You took an active part in the Methods Network workshop Text mining for historians in July 2007 and organized an earlier one on Historical text mining.
Is this focus on History just a coincidence, or are historians especially interested in text mining? And, to make the question more general, are there many differences regarding the application of text mining techniques in different humanities disciplines? If so, I would be interested to hear how this influences the development of tools for text mining.
The first workshop at Lancaster (Historical text mining) grew out of an overlap of interests that Dawn Archer and I had: historical linguistics, computational and corpus linguistics. Part of the reason that we organised the first workshop was to form a network of scholars working at the intersection of the same areas. We wanted to extend the group in both directions e.g. text mining researchers and historians. We were more successful in the former direction than the latter with the exception of Stephen Pumfrey at Lancaster who presented an account of his early explorations into corpus-based methods.
For the second workshop (Text mining for historians), the focus was squarely on the historians and seeing what research questions they had that could be answered by exploiting the text mining and corpus (linguistic) methods.
More generally, I think we need further networking events like those to explore the level of adoption or possibilities for use of text mining techniques in other disciplines.
This week I had two meetings with members of the e-Uptake project, which exists to understand potential barriers that hinder wider adoption of e-infrastructures in research (and make recommendations about how to address these issues). Returning to our conversation about text mining and corpus methods, this made me wonder what the 'barriers' would be in this field of research. As text is still the most important source for historical research, you would expect historians to focus on these methods. Now, there is definitely interest, but not as much as you could expect.
Unless you disagree with the last statement, would you say this is due to historians lacking the skills or the discipline specific tools? Or is it a more basic problem, i.e. that historians are maybe not really aware of what text mining could do for them? If raising the awareness is a major issue in this (not only in History), are there any groups or projects that could take this agenda forward? Where would you point researchers with an interest in this field?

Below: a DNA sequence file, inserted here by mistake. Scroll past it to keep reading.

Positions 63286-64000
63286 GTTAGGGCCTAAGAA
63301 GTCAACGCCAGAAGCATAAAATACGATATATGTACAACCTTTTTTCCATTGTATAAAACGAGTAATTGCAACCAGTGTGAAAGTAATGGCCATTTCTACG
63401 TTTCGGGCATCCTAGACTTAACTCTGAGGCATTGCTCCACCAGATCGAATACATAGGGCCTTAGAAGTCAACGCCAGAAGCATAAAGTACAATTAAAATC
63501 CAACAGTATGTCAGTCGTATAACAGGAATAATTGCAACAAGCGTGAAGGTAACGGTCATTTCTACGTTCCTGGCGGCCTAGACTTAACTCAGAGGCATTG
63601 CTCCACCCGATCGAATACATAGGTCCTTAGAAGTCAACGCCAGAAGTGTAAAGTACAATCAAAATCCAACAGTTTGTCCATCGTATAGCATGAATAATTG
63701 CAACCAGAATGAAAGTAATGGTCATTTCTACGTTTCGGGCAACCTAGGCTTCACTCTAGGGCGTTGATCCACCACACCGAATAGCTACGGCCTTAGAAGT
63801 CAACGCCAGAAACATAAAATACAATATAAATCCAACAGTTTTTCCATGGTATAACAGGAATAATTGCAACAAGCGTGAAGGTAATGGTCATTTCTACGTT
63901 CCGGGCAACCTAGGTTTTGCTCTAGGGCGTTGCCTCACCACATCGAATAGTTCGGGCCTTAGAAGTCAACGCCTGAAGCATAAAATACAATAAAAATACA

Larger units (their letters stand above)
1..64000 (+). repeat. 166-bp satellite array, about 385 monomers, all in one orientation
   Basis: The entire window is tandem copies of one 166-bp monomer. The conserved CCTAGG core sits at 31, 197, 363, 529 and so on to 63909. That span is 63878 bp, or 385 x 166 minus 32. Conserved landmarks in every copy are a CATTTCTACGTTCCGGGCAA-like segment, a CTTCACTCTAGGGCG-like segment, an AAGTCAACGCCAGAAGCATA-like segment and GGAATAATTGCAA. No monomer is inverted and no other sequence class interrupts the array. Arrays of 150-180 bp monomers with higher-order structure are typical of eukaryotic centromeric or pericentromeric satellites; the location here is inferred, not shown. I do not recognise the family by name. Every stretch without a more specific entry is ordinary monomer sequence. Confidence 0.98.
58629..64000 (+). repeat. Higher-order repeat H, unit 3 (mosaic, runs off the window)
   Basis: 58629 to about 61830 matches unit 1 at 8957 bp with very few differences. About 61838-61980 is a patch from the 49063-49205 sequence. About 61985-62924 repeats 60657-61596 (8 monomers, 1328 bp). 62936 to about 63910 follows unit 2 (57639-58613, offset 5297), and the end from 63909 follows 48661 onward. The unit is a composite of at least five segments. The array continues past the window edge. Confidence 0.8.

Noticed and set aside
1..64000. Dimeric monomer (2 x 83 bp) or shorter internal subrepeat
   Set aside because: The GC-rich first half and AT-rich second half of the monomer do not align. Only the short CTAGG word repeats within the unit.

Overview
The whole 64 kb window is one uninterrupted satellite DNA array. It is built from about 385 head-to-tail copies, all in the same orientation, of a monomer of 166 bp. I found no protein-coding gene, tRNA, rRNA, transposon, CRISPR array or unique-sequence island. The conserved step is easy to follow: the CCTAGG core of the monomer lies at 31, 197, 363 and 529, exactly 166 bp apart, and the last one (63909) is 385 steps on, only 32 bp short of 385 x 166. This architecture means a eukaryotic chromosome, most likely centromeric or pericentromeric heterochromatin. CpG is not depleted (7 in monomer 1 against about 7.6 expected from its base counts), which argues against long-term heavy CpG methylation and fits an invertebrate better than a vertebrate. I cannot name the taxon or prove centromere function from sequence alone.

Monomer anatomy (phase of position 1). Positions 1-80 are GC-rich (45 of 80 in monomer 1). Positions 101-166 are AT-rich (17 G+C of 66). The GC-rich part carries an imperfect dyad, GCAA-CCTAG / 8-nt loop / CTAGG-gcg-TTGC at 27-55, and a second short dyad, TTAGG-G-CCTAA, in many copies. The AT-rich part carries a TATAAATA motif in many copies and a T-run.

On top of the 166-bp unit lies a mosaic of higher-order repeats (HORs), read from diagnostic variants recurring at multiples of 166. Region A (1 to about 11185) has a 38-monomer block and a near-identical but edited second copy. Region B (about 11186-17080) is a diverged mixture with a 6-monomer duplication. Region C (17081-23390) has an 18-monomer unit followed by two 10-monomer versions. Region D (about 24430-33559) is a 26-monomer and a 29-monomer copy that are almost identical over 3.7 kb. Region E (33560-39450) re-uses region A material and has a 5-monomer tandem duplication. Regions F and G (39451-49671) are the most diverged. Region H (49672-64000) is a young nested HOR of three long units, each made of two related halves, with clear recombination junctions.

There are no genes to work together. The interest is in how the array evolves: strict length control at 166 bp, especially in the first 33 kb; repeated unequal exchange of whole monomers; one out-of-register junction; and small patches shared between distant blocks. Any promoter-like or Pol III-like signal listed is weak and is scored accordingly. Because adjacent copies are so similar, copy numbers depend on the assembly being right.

I don't really agree with your statement there, because historians would use a different definition of "text" to that used in corpus linguistics. This came up at the text mining workshops and again in a recent meeting that I was having at Lancaster with colleagues who are using Wmatrix to support stylistics research. The view of a text provided through a corpus tool tends to obscure the structure or flow of a text. It permits the user to focus in on specific sentences or parts of sentences without necessarily providing the wider context of the full text, or even the context outside the text.
Raising awareness of these tools and techniques is one issue and it looks like the e-uptake project will address this through discipline based case studies. However, two points that need to be addressed from my perspective on the computer science side is the awareness of the requirements of the historian and the ease of use of the tools that are provided. We talked about Google-style ease of use in the e-science scoping study of Linguistics last year in London: http://www.ahds.ac.uk/e-science/e-science-scoping-study.htm - these are the key barriers in my opinion.
You are right that corpus tools make you look at texts in a different way. Being a historian myself I do think that this can actually be very useful for the (usually) more qualitative approach my discipline takes.
For my Ph.D. research, the access to corpus tools and a wide sample of early modern English prints would have allowed me to see how insights gained through a qualitative analysis of one genre of texts could be weighted against a more representative sample of texts from a specific period (I was, among other things, concerned with how topoi such as the Royal Navy as the "Wooden Walls" were used in political discourse - it would have been interesting to see how popular this topos was beyond politicians, naval officials etc. and their pamphleteers).
A large corpus of, for instance, early modern texts, could help historians to test some theories develop through qualitative analysis against a wider range of source and help the discipline to avoid the "tunnel vision" that a qualitative approach can sometimes have. Here I would like to see more activities among my colleagues, which is what I meant by my comment.
One of the things that we are planning to do internally at Lancaster is put our full text copy of the EEBO dataset inside a corpus tool such as Corpus Workbench.
CWB was originally developed at [[http://www.ims.uni-stuttgart.de/projekte/CorpusWorkbench/|Stuttgart ]] but has recently been made [[http://cwb.sourceforge.net/|open source ]].